Where a trust relationship exists, "[t]he trustee has a duty to protect the trust property against damage or destruction. He is obligated to the beneficiary to do all acts necessary for the preservation of the trust res which would be performed by a reasonably prudent man employing his own like property for purposes similar to those of the trust." G. Bogert, The Law of Trusts and Trustees Sec. 582 (2d ed. revised 1980); see also Restatement (Second) of Trusts, Sec. 176 (1959).


    Fort Mojave Indian Tribe v. United States, 23 Cl.Ct. 417, 426 (1991) ("Fort Mojave I "). The trial court both reiterated this standard in its decision on the merits, Fort Mojave II, 32 Fed.Cl. at 33, and described its mode of application in this case, according to which


    the court cannot conclude that defendant acted imprudently and breached its trust obligations to plaintiffs unless the available evidence indicates that the United States lacked any reasonable basis for failing to make a [practically irrigable acreage] claim for the omitted acreage.


    Id. at 36. The Tribes contend on appeal that the trial court erred by evaluating the government's omissions of acreage under too lax a standard of fiduciary duty. We cannot agree.


    We have recently described the government's responsibility to the tribes it serves as a trustee as a "high fiduciary duty," Short v. United States, 50 F.3d 994, 999 (Fed.Cir.1995), echoing the Supreme Court's insistence that the government's performance as trustee "be judged by the most exacting fiduciary standards," Seminole Nation v. United States, 316 U.S. 286, 297 (1942). The Supreme Court has also cautioned, however, "that a trustee is not an insurer of trust property." United States v. Mason, 412 U.S. 391, 398 (1973) (tribal breach of trust claim against the government). The trial court set forth the proper standard of fiduciary duty in both Fort Mojave I and II, and we discern nothing in the trial court's exhaustive opinion in Fort Mojave II** to suggest that it held the government to an impermissibly low standard of fiduciary duty. In essence, the trial court held that, even if it agreed in 1978 that it should have included the disputed parcels in the claim before the master in Arizona I, the government nevertheless had well-reasoned and proper grounds for not doing so at the time the claim was actually presented. In our view, this standard of fiduciary duty is consistent with the high duty discussed in the cited cases.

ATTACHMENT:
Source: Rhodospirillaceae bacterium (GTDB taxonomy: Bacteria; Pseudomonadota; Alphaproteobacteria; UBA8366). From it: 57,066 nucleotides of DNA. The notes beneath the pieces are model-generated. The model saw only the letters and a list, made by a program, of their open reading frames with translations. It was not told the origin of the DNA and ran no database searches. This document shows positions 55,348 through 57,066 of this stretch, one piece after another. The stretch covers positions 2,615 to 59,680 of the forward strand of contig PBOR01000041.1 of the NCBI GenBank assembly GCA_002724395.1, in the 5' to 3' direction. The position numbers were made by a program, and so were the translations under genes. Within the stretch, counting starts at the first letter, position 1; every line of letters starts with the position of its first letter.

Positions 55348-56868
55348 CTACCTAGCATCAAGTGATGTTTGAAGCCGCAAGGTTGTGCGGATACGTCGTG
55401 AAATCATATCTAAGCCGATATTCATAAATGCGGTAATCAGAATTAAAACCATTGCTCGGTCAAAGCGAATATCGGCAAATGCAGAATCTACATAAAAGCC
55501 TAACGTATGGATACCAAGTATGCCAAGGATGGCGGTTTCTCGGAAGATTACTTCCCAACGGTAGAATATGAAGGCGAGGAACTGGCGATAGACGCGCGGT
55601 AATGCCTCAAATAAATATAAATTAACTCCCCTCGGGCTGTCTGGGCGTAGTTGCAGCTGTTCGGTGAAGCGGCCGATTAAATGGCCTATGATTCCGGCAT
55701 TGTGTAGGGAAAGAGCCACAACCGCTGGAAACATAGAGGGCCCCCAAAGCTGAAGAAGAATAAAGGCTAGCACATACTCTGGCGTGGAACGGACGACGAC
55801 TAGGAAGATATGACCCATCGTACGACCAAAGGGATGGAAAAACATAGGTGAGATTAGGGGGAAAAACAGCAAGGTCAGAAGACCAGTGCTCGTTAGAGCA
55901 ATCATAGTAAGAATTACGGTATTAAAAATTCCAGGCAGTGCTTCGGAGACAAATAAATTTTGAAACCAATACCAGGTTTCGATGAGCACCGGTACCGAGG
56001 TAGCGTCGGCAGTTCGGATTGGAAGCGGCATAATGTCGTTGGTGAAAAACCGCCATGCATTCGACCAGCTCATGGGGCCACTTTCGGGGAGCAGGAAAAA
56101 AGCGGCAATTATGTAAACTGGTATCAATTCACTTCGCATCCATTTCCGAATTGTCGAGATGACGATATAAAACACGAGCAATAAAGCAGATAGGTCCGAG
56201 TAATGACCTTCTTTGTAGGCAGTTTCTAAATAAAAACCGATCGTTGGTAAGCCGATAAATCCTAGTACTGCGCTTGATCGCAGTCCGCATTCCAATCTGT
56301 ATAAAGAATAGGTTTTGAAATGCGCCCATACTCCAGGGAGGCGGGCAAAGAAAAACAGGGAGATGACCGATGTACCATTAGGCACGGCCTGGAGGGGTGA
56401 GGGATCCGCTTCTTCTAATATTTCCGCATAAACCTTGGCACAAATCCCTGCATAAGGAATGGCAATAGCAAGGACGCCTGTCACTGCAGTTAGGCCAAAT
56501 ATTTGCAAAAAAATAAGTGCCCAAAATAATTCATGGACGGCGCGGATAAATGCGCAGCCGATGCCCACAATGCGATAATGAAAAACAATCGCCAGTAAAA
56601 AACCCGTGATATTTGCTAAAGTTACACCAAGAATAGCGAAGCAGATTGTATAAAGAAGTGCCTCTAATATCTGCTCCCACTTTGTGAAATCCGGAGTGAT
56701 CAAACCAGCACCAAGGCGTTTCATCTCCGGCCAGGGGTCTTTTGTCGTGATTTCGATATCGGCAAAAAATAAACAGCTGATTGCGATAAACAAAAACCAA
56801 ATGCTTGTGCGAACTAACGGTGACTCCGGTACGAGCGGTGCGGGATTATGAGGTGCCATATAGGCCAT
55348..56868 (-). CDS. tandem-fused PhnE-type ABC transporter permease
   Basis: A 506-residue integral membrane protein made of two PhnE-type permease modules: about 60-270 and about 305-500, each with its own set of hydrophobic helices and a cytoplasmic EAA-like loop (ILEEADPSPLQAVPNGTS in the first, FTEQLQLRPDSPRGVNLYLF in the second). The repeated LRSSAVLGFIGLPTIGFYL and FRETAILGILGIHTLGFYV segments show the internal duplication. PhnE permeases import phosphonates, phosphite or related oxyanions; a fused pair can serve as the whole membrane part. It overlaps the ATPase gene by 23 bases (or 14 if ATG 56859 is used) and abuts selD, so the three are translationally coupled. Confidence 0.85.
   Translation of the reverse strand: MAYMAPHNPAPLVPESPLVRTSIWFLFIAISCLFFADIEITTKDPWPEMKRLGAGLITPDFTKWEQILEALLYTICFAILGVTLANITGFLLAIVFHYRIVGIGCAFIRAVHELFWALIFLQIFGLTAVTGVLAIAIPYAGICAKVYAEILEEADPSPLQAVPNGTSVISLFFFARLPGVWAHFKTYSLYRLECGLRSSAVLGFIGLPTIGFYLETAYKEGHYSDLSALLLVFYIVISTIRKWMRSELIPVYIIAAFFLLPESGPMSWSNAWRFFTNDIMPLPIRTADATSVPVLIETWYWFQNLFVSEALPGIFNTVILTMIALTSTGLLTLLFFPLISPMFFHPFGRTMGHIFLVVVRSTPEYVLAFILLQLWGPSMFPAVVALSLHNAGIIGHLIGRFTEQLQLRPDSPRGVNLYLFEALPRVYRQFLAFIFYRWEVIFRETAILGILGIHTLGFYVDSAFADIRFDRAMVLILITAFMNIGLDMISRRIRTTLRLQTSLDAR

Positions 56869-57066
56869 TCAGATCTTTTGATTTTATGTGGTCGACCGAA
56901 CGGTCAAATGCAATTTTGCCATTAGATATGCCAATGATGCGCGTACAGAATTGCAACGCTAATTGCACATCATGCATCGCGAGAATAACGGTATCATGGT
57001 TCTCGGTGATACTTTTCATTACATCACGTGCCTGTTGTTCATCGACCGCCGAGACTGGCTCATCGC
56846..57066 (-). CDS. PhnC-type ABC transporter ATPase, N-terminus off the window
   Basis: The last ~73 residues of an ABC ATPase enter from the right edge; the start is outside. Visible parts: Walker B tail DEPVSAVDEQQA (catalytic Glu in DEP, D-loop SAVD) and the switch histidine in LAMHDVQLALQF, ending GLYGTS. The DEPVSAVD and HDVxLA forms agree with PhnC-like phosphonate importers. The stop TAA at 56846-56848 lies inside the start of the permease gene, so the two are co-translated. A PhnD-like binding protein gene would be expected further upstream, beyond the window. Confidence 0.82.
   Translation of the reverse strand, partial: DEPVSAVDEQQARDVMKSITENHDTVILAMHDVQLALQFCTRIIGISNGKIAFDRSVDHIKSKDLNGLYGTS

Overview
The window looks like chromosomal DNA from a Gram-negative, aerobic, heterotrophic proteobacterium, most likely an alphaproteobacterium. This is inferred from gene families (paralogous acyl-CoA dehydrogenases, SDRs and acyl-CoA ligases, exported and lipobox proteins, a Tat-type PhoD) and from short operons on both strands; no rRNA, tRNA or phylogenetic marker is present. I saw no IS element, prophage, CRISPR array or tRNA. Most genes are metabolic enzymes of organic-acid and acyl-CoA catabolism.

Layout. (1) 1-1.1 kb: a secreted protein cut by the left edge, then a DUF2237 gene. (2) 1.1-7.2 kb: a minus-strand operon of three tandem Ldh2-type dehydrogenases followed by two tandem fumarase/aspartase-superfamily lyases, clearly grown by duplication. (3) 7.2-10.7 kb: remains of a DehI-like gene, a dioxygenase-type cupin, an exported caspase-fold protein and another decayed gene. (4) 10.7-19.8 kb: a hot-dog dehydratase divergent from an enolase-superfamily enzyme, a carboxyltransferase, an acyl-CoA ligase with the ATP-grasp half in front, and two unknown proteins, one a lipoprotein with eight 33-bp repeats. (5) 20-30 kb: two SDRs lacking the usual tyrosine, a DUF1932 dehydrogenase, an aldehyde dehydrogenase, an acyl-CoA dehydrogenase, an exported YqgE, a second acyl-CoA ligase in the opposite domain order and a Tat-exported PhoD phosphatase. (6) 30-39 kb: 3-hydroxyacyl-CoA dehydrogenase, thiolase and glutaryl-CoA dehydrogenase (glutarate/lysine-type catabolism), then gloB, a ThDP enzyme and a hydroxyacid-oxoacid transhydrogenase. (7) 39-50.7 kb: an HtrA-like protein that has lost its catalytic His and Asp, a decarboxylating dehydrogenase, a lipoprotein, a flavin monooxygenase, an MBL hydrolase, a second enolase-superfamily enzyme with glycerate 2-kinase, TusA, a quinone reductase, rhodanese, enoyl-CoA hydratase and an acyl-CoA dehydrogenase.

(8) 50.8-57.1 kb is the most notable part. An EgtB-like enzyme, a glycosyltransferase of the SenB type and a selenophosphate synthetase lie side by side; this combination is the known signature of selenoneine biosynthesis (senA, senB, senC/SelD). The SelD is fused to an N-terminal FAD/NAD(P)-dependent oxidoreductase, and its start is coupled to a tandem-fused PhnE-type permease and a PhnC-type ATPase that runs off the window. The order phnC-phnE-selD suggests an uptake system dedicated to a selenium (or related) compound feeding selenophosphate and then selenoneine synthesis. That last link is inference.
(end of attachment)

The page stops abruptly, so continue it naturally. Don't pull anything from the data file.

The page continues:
The Tribes' assignment of clear error to the trial court's finding of no breach of trust with respect to the failure to claim riverside parcels of reservation land is also unavailing. The testimony of Dr. Mesghinna, an agricultural engineer with experience determining practicably irrigable acreage and the government's expert witness, provides ample support in the record for the trial court's finding that the government acted within the bounds of its fiduciary duty in the 1950s when it decided to forego claiming the riverside parcels before the special master in the Arizona I litigation.


    Having thus found no reversible error on appeal, we affirm the decision of the Court of Federal Claims.


    Under the allocation formula adopted in that litigation, the greater the number of such practicably irrigable acres claimed, the greater the quantity of water to which the Tribes would be entitled


    Because the trial court's opinion in Fort Mojave II sets forth and analyzes the relevant facts in such painstaking detail, we need not repeat them here